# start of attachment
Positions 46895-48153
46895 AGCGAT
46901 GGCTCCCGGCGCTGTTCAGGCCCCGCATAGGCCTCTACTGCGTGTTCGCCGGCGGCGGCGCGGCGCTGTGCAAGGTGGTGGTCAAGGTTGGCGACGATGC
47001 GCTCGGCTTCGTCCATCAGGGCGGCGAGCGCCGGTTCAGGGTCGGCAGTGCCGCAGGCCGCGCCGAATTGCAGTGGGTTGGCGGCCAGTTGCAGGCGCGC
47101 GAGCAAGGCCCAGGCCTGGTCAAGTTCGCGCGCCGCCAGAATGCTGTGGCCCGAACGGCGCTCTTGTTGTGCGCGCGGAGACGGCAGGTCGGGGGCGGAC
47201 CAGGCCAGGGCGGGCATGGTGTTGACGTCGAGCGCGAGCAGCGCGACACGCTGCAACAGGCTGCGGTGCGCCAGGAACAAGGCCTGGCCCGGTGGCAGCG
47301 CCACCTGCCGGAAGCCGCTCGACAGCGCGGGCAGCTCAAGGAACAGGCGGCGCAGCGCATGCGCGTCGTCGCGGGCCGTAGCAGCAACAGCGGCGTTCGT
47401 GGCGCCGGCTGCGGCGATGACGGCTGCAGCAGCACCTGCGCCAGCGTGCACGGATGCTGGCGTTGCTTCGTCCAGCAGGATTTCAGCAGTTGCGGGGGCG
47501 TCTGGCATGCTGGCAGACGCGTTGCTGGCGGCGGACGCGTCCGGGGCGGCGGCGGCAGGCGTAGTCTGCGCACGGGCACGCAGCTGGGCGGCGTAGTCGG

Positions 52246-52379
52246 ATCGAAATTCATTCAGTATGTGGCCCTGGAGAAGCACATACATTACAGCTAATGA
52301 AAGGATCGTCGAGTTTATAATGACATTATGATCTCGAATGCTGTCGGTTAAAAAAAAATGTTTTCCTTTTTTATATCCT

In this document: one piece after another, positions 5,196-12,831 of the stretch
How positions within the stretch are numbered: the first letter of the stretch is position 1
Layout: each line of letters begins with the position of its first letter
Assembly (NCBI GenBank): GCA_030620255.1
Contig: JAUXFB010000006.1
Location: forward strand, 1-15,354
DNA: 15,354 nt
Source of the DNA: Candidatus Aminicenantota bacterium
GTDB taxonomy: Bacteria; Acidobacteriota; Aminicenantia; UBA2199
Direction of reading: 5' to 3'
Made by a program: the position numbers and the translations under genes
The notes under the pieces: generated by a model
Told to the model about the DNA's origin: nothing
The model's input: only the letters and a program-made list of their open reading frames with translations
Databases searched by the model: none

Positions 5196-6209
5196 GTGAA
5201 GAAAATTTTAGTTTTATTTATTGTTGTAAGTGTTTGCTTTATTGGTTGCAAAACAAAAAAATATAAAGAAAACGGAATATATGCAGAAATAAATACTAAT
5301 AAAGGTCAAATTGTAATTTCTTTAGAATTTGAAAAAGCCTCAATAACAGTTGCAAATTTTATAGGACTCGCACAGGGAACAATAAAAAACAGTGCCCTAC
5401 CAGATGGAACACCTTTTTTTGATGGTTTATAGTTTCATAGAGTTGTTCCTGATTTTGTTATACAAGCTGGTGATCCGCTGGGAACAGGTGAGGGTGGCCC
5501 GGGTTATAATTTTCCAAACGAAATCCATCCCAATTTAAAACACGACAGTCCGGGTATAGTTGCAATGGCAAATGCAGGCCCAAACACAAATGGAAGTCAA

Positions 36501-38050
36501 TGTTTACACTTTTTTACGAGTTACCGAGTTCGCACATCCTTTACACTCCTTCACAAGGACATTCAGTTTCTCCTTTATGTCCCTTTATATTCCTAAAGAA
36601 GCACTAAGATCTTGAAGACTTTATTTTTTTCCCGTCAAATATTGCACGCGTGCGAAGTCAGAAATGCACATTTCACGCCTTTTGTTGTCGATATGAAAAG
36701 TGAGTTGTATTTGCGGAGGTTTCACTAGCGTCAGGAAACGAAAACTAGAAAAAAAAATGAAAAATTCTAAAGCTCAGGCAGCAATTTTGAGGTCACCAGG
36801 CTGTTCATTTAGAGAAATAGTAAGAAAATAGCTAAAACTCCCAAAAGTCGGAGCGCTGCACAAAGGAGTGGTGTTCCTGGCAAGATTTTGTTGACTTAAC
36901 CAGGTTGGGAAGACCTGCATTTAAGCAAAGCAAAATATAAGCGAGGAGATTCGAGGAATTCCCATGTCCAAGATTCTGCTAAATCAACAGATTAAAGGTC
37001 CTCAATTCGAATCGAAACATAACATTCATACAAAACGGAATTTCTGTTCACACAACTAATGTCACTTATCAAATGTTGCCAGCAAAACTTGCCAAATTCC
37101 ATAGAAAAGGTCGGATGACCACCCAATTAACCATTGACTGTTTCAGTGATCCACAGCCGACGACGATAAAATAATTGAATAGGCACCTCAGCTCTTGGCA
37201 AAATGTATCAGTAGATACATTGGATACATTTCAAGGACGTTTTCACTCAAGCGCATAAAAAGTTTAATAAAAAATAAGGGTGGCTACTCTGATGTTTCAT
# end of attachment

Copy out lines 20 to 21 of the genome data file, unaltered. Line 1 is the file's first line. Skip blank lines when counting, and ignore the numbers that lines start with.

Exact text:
Source of the DNA: Candidatus Aminicenantota bacterium
GTDB taxonomy: Bacteria; Acidobacteriota; Aminicenantia; UBA2199